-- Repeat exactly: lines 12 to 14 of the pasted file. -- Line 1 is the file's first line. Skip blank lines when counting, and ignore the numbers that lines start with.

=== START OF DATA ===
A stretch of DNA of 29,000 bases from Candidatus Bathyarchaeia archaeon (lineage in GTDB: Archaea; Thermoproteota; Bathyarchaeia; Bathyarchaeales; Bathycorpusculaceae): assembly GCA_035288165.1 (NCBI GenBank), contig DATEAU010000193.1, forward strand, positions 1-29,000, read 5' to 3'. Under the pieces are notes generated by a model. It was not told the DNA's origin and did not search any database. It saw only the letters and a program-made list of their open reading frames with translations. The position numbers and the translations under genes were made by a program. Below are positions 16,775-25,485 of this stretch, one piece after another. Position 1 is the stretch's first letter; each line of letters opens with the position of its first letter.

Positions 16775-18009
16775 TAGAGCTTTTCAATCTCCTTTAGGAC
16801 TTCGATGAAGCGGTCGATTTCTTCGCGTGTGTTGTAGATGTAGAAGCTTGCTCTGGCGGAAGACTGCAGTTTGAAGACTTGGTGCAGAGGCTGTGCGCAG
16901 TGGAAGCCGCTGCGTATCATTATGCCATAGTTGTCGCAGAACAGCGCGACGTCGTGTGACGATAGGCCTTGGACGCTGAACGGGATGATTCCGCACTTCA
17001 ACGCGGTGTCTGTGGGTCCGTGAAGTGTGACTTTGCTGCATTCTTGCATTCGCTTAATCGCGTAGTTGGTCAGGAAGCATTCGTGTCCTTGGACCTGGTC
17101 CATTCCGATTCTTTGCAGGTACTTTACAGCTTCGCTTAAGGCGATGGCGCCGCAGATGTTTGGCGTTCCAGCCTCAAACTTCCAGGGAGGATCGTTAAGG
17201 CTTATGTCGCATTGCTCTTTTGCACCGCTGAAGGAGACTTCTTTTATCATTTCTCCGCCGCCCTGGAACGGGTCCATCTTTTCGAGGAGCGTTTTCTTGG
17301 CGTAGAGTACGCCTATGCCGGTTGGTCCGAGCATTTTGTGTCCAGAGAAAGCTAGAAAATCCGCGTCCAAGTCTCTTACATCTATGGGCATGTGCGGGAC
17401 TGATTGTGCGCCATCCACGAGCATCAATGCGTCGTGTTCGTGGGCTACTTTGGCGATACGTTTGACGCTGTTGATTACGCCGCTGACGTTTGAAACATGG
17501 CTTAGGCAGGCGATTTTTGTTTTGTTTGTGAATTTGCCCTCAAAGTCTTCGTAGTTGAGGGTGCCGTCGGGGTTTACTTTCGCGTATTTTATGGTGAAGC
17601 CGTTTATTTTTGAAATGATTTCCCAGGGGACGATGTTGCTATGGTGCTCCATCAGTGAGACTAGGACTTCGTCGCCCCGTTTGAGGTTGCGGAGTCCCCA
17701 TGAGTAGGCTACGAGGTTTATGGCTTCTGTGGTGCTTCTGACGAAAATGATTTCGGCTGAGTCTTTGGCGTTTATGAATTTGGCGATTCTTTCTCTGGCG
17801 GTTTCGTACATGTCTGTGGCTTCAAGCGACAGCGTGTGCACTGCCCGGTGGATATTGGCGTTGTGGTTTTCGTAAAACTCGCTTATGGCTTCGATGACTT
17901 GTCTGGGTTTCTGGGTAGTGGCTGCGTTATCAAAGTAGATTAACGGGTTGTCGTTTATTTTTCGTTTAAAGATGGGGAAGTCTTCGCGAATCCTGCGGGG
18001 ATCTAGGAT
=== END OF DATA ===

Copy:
17601 CGTTTATTTTTGAAATGATTTCCCAGGGGACGATGTTGCTATGGTGCTCCATCAGTGAGACTAGGACTTCGTCGCCCCGTTTGAGGTTGCGGAGTCCCCA
17701 TGAGTAGGCTACGAGGTTTATGGCTTCTGTGGTGCTTCTGACGAAAATGATTTCGGCTGAGTCTTTGGCGTTTATGAATTTGGCGATTCTTTCTCTGGCG
17801 GTTTCGTACATGTCTGTGGCTTCAAGCGACAGCGTGTGCACTGCCCGGTGGATATTGGCGTTGTGGTTTTCGTAAAACTCGCTTATGGCTTCGATGACTT